Regarding the appellant’s second issue for determination which covers the respondent’s corresponding issue and relates to the merits of the case and the competence of the learned trial Judge to adjudicate over the case, it was submitted in the appellant’s brief of argument that there were no materials placed before the learned trial Judge to justify his entering judgment for the respondent under the undefended list having regard to the observation made by him that the nature of the claim is not specified. It was contended that if the nature of the claim was not specified, the court ought to have transferred the suit to the general cause list. It was also argued that the learned trial Judge was disqualified from adjudicating over the suit, he having as the Chairman of the Public Funds and Property Recovery Tribunal dealt previously with the same subject-matter of the respondent’s claim as evidenced by exh.’A’. For this contention, learned counsel for the appellant in his brief cited and relied on the case of Kenon v. Tekam (2001) 14 NWLR (Pt.732) 12 at 42 and urged on this court to hold that the proceedings in the court below were not conducted fairly and therefore amounted to a nullity. The above arguments were countered in the respondent’s brief with the submission that facts deposed to in an affidavit if not denied are deemed to have been admitted on the authorities of Agbaje v. Ibru Seafish Ltd. (1972) SC 5; Nwosu v. Imo State Environmental Sanitation Authority(1990) 2 NWLR (Pt.135) 688 and since the facts are deemed admitted and were weighty enough to sustain the judgment of the court below. It was further argued in the respondent’s brief, that the appellant having not challenged the competence of the trial Judge before judgment was delivered cannot be heard to complain on appeal that the learned Judge was disqualified from entertaining the suit.
The points raised on the issue under consideration are of two dimensions. The first which is completely groundless is that the facts disclosed in the case did not support the judgment. As already summarised, the respondent was at one time a Supervisory Councillor in the appellant’s council. He was owed arrears of entitlements to the tune of N268,925.30. He was summoned before the Public Funds and Property Recovery Tribunal for a debt of N 15,680.00 which he admitted owing the council. This amount subtracted from the sum of N268,925.30 owed to him by the council leaves a credit balance of N253,245.30 in his favour. It is this balance that represents the respondent’s claim. These facts as borne out from the respondent’s affidavit are uncontradicted. As rightly stated in the respondent’s brief, if a party wishes to challenge any evidence given by affidavit in a proceeding where no oral evidence is available, then he must challenge that evidence in a counter-affidavit failing which the affidavit evidence must be accepted as true: See chief Onu Uzoukwu & 25 Ors. v. Igwe Ezeomu & Ors. (1991) 6 NWLR (Pt. 200) 708.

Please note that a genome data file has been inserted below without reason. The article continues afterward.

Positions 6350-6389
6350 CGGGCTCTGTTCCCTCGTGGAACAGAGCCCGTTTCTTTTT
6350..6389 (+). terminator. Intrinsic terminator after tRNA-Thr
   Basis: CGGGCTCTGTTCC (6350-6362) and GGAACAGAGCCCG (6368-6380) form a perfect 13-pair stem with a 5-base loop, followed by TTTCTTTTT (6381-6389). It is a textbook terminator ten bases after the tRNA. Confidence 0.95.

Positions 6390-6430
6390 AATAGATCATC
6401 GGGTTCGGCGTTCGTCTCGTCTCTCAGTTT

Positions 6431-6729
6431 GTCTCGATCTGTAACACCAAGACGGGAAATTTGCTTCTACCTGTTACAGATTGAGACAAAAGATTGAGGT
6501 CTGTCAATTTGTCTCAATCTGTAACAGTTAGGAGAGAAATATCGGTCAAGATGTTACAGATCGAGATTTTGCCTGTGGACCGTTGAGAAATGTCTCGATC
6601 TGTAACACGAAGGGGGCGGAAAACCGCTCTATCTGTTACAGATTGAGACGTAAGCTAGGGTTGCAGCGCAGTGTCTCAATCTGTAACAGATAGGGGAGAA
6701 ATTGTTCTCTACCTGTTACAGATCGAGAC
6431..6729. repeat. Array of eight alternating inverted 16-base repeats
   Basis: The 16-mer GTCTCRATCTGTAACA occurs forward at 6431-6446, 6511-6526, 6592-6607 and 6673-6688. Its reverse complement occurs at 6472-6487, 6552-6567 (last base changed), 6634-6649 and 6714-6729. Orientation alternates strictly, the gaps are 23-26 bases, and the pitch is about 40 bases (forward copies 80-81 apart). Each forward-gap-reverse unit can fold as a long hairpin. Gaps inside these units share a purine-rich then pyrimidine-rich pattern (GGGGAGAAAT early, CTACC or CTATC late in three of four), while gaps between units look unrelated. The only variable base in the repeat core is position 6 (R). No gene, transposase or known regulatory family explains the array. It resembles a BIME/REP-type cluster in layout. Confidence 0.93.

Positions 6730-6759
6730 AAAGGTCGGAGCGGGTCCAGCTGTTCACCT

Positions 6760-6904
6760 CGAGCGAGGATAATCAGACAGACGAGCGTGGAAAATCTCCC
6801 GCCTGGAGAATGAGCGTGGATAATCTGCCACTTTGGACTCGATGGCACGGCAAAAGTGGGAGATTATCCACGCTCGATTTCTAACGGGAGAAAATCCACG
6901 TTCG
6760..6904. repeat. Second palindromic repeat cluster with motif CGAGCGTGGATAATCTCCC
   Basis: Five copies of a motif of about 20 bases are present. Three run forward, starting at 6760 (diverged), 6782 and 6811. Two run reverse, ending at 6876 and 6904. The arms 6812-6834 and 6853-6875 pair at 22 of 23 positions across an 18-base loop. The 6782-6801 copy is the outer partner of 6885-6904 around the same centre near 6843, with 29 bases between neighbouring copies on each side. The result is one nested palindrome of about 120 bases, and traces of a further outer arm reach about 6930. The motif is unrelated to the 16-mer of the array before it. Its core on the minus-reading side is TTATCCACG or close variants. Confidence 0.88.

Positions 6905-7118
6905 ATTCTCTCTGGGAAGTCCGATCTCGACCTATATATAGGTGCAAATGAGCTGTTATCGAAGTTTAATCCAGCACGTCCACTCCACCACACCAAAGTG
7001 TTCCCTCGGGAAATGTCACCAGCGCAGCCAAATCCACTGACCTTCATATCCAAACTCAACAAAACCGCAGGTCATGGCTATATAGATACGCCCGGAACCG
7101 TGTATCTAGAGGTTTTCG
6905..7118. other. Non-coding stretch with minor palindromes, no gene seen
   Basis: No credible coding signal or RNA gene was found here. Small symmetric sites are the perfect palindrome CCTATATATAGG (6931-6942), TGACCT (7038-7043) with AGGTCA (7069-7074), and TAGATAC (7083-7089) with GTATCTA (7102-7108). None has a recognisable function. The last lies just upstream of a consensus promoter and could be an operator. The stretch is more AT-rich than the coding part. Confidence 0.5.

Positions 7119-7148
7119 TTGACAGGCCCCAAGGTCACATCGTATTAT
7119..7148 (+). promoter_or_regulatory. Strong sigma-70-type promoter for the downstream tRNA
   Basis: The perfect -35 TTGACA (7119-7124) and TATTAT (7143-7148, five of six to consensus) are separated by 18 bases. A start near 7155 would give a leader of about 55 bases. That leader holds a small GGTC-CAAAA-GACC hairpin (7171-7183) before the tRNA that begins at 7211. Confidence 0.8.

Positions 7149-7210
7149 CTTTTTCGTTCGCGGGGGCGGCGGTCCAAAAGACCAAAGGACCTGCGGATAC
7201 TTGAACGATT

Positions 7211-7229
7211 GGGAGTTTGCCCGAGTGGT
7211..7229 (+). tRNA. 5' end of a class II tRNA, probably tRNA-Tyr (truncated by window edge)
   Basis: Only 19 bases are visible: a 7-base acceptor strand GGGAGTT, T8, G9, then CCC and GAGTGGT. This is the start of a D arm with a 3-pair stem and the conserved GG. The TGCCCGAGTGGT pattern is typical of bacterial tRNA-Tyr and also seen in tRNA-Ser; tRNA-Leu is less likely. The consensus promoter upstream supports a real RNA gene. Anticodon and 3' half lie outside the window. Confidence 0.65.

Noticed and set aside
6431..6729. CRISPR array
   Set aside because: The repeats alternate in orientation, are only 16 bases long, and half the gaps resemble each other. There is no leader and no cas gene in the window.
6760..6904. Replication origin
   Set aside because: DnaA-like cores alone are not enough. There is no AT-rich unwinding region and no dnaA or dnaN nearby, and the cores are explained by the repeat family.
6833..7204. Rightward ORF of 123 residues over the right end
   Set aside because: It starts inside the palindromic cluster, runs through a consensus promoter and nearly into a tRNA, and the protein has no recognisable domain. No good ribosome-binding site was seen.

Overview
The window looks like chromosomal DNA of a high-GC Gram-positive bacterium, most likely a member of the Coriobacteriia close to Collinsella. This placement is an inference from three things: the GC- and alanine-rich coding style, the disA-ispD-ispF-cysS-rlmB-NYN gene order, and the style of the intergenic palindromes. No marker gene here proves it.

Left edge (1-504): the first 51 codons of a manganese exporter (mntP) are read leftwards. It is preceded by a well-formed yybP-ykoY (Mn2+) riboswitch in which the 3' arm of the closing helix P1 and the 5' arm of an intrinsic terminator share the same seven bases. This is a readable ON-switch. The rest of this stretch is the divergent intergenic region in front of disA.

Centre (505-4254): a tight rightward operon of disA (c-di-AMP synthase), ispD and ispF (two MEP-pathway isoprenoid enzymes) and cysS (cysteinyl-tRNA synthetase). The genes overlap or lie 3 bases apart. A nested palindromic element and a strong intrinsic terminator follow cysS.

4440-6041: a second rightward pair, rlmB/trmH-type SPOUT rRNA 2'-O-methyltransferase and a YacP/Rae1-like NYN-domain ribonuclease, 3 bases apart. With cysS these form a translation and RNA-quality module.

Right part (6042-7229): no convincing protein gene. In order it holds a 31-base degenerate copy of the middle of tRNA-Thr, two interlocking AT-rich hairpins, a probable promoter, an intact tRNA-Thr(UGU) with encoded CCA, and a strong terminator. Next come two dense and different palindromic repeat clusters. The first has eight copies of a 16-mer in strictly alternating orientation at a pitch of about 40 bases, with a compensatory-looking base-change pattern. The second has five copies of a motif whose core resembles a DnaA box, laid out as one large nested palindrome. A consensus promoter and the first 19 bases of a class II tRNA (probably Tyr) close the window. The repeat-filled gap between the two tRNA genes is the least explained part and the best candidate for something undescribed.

Since the appellant did not file any counter-affidavit to challenge the facts as deposed to by the respondent, those facts are in law deemed to have been admitted by the appellant and are in my view sufficient to entitle the respondent to judgment granting there were no vitiating circumstances or irregularity in the case. It must be borne in mind that the respondent’s suit was brought under the undefended list procedure pursuant to Order 3(1) thereof, already quoted, in the absence of a notice of intention to defend and an affidavit disclosing a defence by the appellant, the respondent was entitled to judgment assuming there were no other circumstances rendering the proceedings irregular. The observation by the court below to the effect that the nature of the respondent’s claim was not specified is of no consequence in so far as the claim is for a debt admitted by the appellant as per exh.’A’